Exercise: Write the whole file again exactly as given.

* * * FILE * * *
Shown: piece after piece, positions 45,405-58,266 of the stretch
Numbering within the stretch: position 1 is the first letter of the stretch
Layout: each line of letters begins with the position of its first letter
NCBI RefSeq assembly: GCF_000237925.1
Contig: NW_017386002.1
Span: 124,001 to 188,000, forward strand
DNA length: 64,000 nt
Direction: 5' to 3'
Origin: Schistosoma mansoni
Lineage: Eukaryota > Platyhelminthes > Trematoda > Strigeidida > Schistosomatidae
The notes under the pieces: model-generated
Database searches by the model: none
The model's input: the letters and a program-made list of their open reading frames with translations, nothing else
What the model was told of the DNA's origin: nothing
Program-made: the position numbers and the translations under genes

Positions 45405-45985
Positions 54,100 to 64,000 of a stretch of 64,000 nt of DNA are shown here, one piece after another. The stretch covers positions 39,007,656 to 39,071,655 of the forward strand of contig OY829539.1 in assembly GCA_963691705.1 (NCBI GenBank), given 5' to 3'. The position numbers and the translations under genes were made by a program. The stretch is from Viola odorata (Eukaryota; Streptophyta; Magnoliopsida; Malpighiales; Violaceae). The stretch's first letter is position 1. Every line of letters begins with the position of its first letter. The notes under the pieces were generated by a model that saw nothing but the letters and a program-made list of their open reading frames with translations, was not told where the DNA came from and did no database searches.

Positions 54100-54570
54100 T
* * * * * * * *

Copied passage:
Shown: piece after piece, positions 45,405-58,266 of the stretch
Numbering within the stretch: position 1 is the first letter of the stretch
Layout: each line of letters begins with the position of its first letter
NCBI RefSeq assembly: GCF_000237925.1
Contig: NW_017386002.1
Span: 124,001 to 188,000, forward strand
DNA length: 64,000 nt
Direction: 5' to 3'
Origin: Schistosoma mansoni
Lineage: Eukaryota > Platyhelminthes > Trematoda > Strigeidida > Schistosomatidae
The notes under the pieces: model-generated
Database searches by the model: none
The model's input: the letters and a program-made list of their open reading frames with translations, nothing else
What the model was told of the DNA's origin: nothing
Program-made: the position numbers and the translations under genes

Positions 45405-45985
Positions 54,100 to 64,000 of a stretch of 64,000 nt of DNA are shown here, one piece after another. The stretch covers positions 39,007,656 to 39,071,655 of the forward strand of contig OY829539.1 in assembly GCA_963691705.1 (NCBI GenBank), given 5' to 3'. The position numbers and the translations under genes were made by a program. The stretch is from Viola odorata (Eukaryota; Streptophyta; Magnoliopsida; Malpighiales; Violaceae). The stretch's first letter is position 1. Every line of letters begins with the position of its first letter. The notes under the pieces were generated by a model that saw nothing but the letters and a program-made list of their open reading frames with translations, was not told where the DNA came from and did no database searches.

Positions 54100-54570
54100 T